On Thursday, Manus VR said that pre-orders for the first Manus glove developer kit (DK1) will open its doors in Q2 2016. For $250, the kit will contain one pair of VR gloves, two wrist-mounted holders for the HTC Vive controller, various cables, plug-ins for the Unity and Unreal engines, an open-source SDK for five operating systems, and a demo game for each of those platforms. The kit will ship out to customers in Q3 2016.
Currently compatible with only the HTC Vive VR headset, the Magus gloves will work on Android, Windows 7 and newer, Linux, Apple’s iOS and Mac OS X platforms. According to the specs, the gloves use Bluetooth Low Energy technology, making them completely wireless. They also utilize a “quality” battery that quick-charges and lasts for around 5 to 6 hours. The gloves even include built-in sensors such as an accelerometer, gyroscope, and magnetometer.
“The Manus glove is the first consumer glove specifically designed for virtual reality,” the company states. “It tracks hand movement using a combination of high-tech sensors all contained inside the glove. With this technology, the Manus glove provides accurate and reliable hand- and finger tracking.”
Essentially, these gloves allow users to ditch the controller and use natural hand movements within the virtual realm. The gloves utilize Valve Software’s Lighthouse laser-based positional tracking technology in the HTV Vive headset, allowing for precise tracking of the user’s movements. Valve first showed Lighthouse at GDC 2015 last year and is offering this technology freely to any hardware manufacturer interested in precise tracking.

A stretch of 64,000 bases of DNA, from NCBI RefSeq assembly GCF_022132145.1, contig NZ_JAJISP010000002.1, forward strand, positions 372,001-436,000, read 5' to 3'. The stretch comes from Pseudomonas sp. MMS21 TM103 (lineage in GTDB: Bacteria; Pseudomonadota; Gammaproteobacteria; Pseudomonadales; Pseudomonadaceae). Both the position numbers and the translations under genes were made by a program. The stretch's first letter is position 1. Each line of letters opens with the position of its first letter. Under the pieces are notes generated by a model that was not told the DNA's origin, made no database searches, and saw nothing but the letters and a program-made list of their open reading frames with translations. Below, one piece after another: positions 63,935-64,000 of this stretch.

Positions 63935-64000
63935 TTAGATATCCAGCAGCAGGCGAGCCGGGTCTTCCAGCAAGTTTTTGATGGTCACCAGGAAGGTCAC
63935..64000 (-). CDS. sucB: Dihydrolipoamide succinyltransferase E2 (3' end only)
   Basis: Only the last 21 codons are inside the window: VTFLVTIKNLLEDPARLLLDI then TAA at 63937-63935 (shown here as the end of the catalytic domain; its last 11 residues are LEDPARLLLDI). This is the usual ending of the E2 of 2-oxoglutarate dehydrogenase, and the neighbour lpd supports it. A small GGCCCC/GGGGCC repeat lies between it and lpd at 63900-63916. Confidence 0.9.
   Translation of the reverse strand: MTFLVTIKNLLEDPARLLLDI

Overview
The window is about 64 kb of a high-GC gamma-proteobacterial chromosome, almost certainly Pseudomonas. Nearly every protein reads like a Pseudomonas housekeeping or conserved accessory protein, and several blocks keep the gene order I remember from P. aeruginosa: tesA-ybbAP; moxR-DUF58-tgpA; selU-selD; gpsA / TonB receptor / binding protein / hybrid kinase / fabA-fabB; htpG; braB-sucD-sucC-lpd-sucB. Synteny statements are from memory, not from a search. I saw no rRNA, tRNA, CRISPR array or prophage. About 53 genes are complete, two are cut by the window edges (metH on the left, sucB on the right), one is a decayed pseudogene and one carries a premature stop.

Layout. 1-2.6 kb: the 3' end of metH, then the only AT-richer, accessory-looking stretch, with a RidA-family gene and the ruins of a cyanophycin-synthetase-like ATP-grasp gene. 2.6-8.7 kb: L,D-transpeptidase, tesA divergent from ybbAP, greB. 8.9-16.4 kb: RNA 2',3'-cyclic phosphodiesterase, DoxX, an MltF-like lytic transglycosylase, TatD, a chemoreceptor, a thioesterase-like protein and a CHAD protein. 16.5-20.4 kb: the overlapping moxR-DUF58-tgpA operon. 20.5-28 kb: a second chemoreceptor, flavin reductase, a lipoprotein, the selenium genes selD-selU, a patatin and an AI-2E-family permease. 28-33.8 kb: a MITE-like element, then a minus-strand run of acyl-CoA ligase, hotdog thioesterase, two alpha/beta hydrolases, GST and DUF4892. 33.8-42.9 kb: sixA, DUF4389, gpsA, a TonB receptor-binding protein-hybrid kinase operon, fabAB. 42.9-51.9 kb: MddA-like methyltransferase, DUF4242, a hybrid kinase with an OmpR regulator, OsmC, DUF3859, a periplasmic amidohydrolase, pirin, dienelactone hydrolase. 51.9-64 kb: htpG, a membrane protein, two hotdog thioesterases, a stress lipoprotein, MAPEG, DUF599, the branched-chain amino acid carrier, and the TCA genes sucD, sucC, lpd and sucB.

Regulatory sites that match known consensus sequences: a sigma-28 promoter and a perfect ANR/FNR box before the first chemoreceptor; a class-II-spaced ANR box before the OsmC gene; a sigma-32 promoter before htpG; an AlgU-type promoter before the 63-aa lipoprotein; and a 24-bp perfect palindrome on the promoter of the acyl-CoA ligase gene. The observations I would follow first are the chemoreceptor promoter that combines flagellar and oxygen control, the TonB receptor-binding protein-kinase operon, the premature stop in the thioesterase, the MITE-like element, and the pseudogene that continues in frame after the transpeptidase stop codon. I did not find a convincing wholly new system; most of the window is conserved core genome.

“In order to have a high quality VR experience, you need high resolution, high speed tracking,” said Valve’s Alan Yates. “Lighthouse gives us the ability to do this for an arbitrary number of targets at a low enough BOM cost that it can be incorporated into TVs, monitors, headsets, input devices, or mobile devices.”
Manus VR, formerly Manus Machina, developed its first working prototype back in 2014. According to the company’s BIO, it was a candidate of the Dutch StartupBootcamp HighTechXL, which helped it accelerate and build its business in a short span of three months. By February 2015, the company was fully-funded and signing up clients/partners left and right. Manus VR is based out of Eindhoven, Netherlands.
“Manus VR believes in open innovation through sharing knowledge and experience,” the company says. “That is why they have developed an open source SDK available to everyone. The possibilities of the Manus are virtually endless and extend far beyond virtual reality. It can be programmed to interact with all smart devices, such as drones or robots. They are currently working together with their partners to investigate such applications.”
The company adds that the Manus gloves will work with any PC game currently on the market. In addition to the Unity and Unreal Engine platforms, the gloves support CryTek’s CRYENGINE solution. Manus VR also specifically lists Steam (obviously), Windows 8, Windows 10, and OSVR as well as Linux and Android.
Manus VR will be attending GDC 2016 next week followed by E3 2016 in June. Meanwhile, the HTC Vive headset is slated ship to customers on April 5 for a meaty $799.